“Pushcart Prize XLV”
Edited by Bill Henderson
Pushcart Press, $19.95
2020 is perhaps feeling downtrodden, maligned, like it doesn't have much to say for itself. Embarrassed that it's such a stinkpot. Or, alternatively, it is reveling in its infamy, preening over its plethora of internet memes, gloating over how it foisted its demands upon us. Plus, the awful slogans.
Yet Bill Henderson, publisher of the Pushcart Press for 50 years (and this year, recipient of the Distinguished Service to the Arts citation from the American Academy of Arts and Letters), is having none of it. "No pandemics will keep us down," he writes in his introduction to the current volume, "Pushcart Prize XLV" (it happens to be 45). "Many more will be on the horizon. If you have doubts about our future, banish them. Be inspired. Be comforted. Read on."
The best pep talks are rooted in authentic spirit. No baloney here. Dedicating the volume to "our Contributing Editors over the decades" and recognizing writer, editor, and reader in the introduction, Mr. Henderson leads with a full embrace of the collective community that cares about literature.
Speaking of pep talks, one of the standouts in the volume is "Teamwork" by Shawn Vestal, a story first published in The Sewanee Review, in which baloney is richly revealed in the pre, post, and during-game pep talk/ranting non-wisdom of Coach, who misguides the errant 1983 Gooding Senators football team with all kinds of racist, homophobic drivel and meaningless verbiage while the narrator, a boy on the team, feels his way toward an understanding of dissolution; youth cannot save us for long.
"Pushcart Prize XLV" is heavy on sincerity, light on cynicism, and very light on keeping the reader at a cool distance. In Austin Smith's story "Late Rumspringa" (from Narrative), the grief of a young Amish father over the loss of his teenage sons is palpable through shifting third-person narration, so close as to be tender as it tracks the man's movement through the eyes of those he encounters, moving through a pivotal day.
Shifts in focus also mark Kristopher Jansma's short story "The Samples," which appeared in The Sun. It also covers a single day, in this case creating a sense of the interlocking fragilities of life as a young woman's cancer diagnosis emerges from the details of the narrative.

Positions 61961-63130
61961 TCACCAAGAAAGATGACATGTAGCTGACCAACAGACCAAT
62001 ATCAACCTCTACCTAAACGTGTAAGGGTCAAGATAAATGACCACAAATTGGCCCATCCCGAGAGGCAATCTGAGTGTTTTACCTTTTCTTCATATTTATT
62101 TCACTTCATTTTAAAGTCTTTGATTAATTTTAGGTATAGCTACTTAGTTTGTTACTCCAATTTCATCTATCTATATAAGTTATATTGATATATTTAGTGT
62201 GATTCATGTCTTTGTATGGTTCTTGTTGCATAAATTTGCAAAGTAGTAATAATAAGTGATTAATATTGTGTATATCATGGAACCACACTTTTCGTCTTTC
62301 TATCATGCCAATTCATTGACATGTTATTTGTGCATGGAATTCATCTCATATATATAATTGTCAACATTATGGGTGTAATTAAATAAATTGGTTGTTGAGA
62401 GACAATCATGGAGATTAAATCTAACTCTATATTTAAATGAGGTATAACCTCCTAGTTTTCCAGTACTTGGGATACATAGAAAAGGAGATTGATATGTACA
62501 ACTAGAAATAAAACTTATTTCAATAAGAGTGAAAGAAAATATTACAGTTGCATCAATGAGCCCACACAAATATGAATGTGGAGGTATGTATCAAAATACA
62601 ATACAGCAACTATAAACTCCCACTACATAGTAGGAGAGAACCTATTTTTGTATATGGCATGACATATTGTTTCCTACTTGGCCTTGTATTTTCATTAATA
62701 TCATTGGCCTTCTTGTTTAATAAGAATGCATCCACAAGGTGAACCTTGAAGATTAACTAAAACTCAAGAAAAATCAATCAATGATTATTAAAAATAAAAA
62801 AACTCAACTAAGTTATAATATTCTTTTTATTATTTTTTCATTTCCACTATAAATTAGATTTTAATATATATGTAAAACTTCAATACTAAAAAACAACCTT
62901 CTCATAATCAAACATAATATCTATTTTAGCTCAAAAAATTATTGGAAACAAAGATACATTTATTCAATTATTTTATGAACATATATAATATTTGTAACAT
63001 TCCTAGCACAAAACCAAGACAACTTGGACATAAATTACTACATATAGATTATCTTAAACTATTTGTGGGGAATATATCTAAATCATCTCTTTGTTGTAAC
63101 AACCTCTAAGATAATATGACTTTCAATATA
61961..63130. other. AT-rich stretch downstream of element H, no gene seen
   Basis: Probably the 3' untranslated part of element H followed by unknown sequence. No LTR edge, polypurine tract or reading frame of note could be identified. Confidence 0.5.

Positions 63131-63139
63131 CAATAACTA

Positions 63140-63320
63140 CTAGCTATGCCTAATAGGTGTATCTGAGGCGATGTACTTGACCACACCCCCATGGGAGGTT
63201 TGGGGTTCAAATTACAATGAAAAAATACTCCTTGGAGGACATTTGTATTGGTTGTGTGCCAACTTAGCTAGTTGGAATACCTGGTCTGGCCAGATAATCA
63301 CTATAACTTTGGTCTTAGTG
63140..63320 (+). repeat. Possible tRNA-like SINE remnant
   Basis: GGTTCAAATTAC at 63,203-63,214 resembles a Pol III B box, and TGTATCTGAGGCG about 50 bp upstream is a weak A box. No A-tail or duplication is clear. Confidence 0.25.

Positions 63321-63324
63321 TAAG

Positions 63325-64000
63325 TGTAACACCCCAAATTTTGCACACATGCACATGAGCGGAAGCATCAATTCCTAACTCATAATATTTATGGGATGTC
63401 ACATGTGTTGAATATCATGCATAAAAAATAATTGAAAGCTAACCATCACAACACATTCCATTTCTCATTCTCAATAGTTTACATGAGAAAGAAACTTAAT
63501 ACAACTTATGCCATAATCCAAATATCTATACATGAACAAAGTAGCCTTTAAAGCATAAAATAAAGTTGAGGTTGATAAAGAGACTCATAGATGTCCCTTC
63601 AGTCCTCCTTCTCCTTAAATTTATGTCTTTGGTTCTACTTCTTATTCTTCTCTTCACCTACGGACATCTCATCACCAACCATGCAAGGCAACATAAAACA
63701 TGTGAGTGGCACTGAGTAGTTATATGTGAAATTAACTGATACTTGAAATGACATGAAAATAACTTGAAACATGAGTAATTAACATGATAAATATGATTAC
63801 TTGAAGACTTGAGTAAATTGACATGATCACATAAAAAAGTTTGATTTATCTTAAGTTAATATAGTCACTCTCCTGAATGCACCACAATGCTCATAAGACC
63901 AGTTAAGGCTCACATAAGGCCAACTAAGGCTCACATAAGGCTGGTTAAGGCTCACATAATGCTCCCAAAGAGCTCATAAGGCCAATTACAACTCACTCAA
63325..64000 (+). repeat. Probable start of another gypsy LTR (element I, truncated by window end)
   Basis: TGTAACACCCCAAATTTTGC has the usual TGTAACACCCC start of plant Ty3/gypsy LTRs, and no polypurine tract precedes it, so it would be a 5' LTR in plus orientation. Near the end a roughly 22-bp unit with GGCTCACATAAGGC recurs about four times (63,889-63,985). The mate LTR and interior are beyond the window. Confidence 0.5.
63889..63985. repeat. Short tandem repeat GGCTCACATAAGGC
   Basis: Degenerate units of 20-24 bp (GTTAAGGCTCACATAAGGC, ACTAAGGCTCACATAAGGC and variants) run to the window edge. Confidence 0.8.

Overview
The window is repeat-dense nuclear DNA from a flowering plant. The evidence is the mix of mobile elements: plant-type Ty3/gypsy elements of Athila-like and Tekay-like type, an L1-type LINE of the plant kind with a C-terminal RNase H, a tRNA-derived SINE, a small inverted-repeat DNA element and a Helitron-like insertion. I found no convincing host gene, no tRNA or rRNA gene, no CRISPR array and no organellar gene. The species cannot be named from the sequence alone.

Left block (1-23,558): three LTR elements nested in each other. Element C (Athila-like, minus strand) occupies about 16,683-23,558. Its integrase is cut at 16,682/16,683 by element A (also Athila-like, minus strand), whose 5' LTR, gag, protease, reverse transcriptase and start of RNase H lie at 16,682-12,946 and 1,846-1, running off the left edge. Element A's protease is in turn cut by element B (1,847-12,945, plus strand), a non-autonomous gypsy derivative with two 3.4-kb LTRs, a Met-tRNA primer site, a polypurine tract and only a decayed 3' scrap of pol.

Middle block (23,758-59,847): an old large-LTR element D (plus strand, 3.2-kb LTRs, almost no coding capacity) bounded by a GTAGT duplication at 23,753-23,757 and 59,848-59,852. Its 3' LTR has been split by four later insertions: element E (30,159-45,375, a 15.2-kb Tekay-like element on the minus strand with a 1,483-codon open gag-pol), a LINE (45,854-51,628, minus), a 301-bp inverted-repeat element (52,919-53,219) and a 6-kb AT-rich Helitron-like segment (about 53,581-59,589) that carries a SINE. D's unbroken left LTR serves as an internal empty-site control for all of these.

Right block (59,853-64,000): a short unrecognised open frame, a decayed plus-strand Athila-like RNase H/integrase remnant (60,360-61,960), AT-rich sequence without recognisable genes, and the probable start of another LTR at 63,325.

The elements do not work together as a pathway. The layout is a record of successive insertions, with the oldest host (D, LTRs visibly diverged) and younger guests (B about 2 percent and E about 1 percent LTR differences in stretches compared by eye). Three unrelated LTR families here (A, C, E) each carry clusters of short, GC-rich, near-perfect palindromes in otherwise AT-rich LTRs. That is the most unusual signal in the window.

The volume is heavy on depth of feeling, light on cheap shots. Though perhaps the seeming exception proves the rule in fearlessly inventive Nickalus Rupert's story "Aunt Job" (from The Idaho Review), which chronicles a perverse, techno-dystopic alternate present in which a certain puntastic cultural coming-of-age ritual involving an adolescent boy and a maternal aunt delivers an over-the-top ick fest. How it damns the absurdity of what we normalize in our not alternate but nonetheless appalling present!
Meanwhile, Karen E. Bender goes the distance pondering the wages of the present with a short story in the fabulist vein; "The Shame Exchange," from The Yale Review, imagines a government program that mandates an exchange of shame between citizens who have a surplus and government officials who have zero. Ms. Bender writes with an earnest gentleness where the snarky would be just too much to bear.
As if to punctuate, the collection features a veritable bouquet of look-back stories written in the first person from the point of view of variously alienated, unlikable young women. With distinguished and distinguishable style, Polly Duff Kertis ("In a Good Way," from Hysterical Rag), Elizabeth McCracken ("It's Not You," from Zoetrope: All Story), and Colleen O'Brien ("Charlie," from The Gettysburg Review) all offer a sense of the possibility of redemption, the power and tenderness and aching (but breachable?) impossibility of closeness with another and one's self.
Proposing its own posy is Lydia Conklin's stark, comic, pitch-perfect standout "Laramie Time" (first published in American Short Fiction), in which a woman who is on the rising tide of success with her breaking-mainstream comic strip about lesbian turtles confronts the very fabric of redemption and of closeness in her recounting of the stricken moment when, holed up in Laramie, Wyo., with her partner, push comes to shove over the possibility of parenthood.
To this reader's taste, poems by Leila Chatti ("The Rules," from Poem-a-Day), Alice Friman ("On the Overnight Train," from The Massachusetts Review), Catherine Pierce ("Entreaty," from Copper Nickel), and Stanley Plumly ("Sycamore," which appeared in American Poetry Review) step forward; each offers solace, a sense of being less alone.
In the essay department, "We at Old Birds Welcome Messages From God, Even if Unverifiable" by wiz-with-words Annie Sheppard (from Fourth Genre) delivers high diction alongside straight shooting alongside flights of fancy plus rambling that turns out to lead somewhere. Oh — the essay is about bird-watching, but not really, in case that might stop you.
If readers should happen to be seeking pandemic-adjacent material in their literary lives, look no further than Poppy Sebag-Montefiore's "Touch," which appeared in Granta, a fascinating essay on the author's impressions of the prevalence, culturally, of casual touch, a "public sense of touch," in the early to mid-2000s in Beijing. A far, far cry from social distancing.
A sense of purpose develops as the works add up across the breadth of the volume. This team of editors is interested in a sense of connection, in the sharing of thought and feeling that takes us out of isolation and into our freedom of being. This year's "Pushcart Prize" is accessible; the works are forthrightly present. They offer a proximity of sentiment that lights life. Even in the shadow of ignominious 2020.
Evan Harris is the author of "The Quit." The head of children's services at the Amagansett Library, she lives in East Hampton.
Bill Henderson's latest book is "The Family Bible," a collection of poems. He lives in Springs.